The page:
The US economy added 379,000 jobs in February, the government said Friday. Economists were expecting just 198,000.
While certainly welcome, the blockbuster print was sure to raise additional concerns about the extent to which injecting more stimulus into the economy risks an overheat.
The anomalous swings seen during the initial lockdowns and ill-fated summer reopening push make it difficult to appreciate the magnitude of February’s jump on a visual inspection. But make no mistake, the headline print (in orange, below) marks a serious acceleration.
Additionally, January was revised markedly higher. December’s disastrous headline print was revised lower still, but January’s upward revision was 117,000, making what was a lackluster gain seem far more respectable.
The range of estimates from 76 economists for February was -35,000 to 500,000, so this was near the top-end of the range. Private payrolls rose a scorching 465,000. That was more than double the 200,000 economists expected and topped every estimate.
In news that can only be described as encouraging, employment in leisure and hospitality jumped 355,000, with the government citing “the easing of pandemic-related restrictions in some parts of the country.” Four-fifths of those jobs came in food services and drinking places.
Accommodation jobs rose 36,000 and amusements, gambling, and recreation tacked on another 33,000. Employment in leisure and hospitality remains 3.5 million jobs short of pre-pandemic levels.
Average hourly earnings printed in line both MoM and YoY. It’s likely that the steady reads there reflected the composition of February’s jobs gains. The unemployment rate moved lower to 6.2%, a tick below the 6.3% economists expected.
The latest comprehensive read on the labor market comes as Democrats rush to beat the clock on a fresh round of measures aimed at bolstering the recovery. Key federal benefits for the jobless are set to lapse later this month in the absence of a new stimulus package. The Senate is expected to clear a version of Joe Biden’s $1.9 trillion proposal within days. Once the House passes the modified bill, it will head to the President’s desk.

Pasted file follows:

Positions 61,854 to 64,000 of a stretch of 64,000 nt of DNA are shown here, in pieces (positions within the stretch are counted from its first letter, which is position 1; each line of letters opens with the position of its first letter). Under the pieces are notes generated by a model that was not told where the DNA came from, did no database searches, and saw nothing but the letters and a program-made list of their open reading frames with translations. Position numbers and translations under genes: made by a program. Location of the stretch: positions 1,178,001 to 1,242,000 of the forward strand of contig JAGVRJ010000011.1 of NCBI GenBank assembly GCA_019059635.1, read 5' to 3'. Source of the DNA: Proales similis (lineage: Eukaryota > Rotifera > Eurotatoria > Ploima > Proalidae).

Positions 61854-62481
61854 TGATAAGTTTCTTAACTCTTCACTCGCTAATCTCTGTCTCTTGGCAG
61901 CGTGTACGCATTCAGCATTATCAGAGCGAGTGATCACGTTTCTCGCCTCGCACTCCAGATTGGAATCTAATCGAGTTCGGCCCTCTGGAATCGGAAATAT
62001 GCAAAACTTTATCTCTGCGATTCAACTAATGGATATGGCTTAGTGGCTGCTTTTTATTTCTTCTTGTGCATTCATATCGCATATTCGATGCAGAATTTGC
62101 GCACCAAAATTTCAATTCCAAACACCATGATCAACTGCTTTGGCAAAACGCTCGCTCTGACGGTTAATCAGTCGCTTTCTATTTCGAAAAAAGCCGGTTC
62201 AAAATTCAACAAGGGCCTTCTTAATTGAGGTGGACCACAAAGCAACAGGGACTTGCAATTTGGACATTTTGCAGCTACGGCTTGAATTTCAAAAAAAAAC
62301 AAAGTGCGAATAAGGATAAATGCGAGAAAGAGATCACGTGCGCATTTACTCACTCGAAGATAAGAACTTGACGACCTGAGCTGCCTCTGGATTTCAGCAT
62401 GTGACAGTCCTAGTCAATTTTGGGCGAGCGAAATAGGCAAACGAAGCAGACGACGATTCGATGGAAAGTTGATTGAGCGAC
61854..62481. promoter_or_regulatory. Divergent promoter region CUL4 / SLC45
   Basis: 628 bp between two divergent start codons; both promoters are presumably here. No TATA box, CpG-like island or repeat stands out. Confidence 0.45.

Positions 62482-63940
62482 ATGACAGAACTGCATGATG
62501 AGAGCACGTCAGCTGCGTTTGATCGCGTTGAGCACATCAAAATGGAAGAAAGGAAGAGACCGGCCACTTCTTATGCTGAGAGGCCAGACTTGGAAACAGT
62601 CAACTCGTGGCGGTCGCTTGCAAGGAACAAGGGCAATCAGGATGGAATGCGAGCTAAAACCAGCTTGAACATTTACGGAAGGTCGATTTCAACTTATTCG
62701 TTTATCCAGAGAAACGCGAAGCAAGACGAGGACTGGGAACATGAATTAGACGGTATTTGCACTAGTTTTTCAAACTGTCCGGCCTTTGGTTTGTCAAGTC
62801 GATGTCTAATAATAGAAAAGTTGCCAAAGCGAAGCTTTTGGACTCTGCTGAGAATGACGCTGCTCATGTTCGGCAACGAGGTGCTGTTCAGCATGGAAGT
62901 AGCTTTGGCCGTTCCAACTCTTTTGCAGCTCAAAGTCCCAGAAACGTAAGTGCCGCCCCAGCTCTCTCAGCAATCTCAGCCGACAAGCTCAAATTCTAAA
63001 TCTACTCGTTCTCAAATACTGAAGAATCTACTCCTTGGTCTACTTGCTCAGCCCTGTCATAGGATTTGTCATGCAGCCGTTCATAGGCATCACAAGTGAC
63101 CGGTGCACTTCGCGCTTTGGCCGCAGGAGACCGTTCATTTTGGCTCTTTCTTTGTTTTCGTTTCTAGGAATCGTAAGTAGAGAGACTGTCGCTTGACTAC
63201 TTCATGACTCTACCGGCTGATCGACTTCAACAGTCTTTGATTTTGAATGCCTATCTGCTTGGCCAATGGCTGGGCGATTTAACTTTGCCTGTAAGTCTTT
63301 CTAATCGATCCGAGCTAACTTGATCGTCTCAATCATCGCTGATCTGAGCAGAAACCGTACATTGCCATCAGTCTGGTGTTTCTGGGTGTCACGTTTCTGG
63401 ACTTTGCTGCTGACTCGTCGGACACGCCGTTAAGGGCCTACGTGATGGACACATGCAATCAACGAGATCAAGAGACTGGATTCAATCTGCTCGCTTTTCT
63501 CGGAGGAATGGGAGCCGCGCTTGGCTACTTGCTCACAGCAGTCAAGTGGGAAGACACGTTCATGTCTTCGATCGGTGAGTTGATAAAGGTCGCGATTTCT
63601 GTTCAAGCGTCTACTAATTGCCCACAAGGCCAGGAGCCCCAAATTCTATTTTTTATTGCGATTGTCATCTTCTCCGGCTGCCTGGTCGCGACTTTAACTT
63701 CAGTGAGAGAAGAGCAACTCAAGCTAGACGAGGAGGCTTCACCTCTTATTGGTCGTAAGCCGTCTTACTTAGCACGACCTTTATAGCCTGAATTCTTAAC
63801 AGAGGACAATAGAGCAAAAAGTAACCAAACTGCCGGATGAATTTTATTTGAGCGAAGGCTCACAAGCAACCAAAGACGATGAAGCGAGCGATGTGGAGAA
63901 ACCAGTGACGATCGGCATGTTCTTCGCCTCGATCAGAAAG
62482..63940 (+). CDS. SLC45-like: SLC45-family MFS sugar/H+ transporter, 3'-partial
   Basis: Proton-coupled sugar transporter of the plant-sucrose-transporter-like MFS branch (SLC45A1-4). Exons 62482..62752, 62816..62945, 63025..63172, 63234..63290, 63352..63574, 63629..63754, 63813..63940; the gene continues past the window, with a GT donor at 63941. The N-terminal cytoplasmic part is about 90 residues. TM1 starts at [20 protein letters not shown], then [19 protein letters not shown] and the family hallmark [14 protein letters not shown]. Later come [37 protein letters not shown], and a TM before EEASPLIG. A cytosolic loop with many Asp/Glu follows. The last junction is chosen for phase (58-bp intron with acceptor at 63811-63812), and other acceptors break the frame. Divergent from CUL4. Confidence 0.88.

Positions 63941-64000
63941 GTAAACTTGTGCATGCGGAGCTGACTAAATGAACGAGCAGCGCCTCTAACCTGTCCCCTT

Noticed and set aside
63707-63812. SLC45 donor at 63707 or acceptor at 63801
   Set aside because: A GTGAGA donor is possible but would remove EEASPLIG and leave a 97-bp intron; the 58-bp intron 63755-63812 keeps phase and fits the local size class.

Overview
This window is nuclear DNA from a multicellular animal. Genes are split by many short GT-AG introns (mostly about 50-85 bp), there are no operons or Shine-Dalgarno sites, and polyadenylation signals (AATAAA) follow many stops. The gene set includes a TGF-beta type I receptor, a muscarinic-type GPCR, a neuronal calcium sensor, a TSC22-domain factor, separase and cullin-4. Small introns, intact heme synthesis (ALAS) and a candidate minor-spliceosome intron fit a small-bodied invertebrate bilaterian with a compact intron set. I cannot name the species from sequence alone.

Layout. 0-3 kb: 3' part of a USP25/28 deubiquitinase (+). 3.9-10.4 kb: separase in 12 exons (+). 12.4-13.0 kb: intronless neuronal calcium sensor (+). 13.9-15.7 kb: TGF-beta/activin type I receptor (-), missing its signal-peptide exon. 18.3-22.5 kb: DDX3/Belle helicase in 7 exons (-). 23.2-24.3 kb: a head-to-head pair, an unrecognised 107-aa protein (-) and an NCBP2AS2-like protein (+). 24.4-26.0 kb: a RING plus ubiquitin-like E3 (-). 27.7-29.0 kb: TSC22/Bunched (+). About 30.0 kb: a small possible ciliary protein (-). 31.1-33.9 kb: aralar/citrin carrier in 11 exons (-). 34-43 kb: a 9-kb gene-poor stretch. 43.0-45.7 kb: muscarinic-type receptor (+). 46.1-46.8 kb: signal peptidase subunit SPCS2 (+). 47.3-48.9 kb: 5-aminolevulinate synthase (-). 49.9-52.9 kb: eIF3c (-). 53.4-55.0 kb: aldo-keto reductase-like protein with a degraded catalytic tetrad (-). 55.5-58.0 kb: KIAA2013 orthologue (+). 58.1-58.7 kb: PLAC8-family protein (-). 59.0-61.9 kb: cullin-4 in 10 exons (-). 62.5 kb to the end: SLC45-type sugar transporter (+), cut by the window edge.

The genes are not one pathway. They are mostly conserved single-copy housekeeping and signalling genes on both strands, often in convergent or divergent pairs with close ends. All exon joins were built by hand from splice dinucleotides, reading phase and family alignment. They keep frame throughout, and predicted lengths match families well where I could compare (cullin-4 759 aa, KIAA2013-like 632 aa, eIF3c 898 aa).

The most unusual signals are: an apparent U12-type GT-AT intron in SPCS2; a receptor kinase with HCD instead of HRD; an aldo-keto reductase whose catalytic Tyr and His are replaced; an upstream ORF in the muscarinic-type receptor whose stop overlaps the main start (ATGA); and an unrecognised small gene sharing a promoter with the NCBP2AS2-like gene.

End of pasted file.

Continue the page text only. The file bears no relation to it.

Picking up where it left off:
February’s jobs report suggests the labor market is in better shape than some feared, but even with February’s gains (and January’s revisions) it remains a concern, down some 9.5 million jobs from levels seen prior to the public health crisis.
A pickup in retail sales and PMI surveys suggest the US economy is heating up. Supply chain constraints are colliding with pent-up demand and lingering pandemic effects to push up input prices in both the manufacturing and services sectors. Some worry additional stimulus risks overheating the economy, even as millions who were employed this time last year remain out of work. February payrolls will likely give those critics additional ammunition. Weekly jobless claims, though, remain stuck well above pre-pandemic record highs.
Last month, BofA called robust January retail sales data an “absolute game-changer.” The bank’s Michael Hartnett cited a hot early-1994 nonfarm payrolls report as a possible historical analog.
That “ended [the] early-90s ‘jobless recovery,’ incited Fed rate hikes, and [a] bond bear which ended with [the] Orange County and Mexico busts,” Hartnett wrote, on February 18.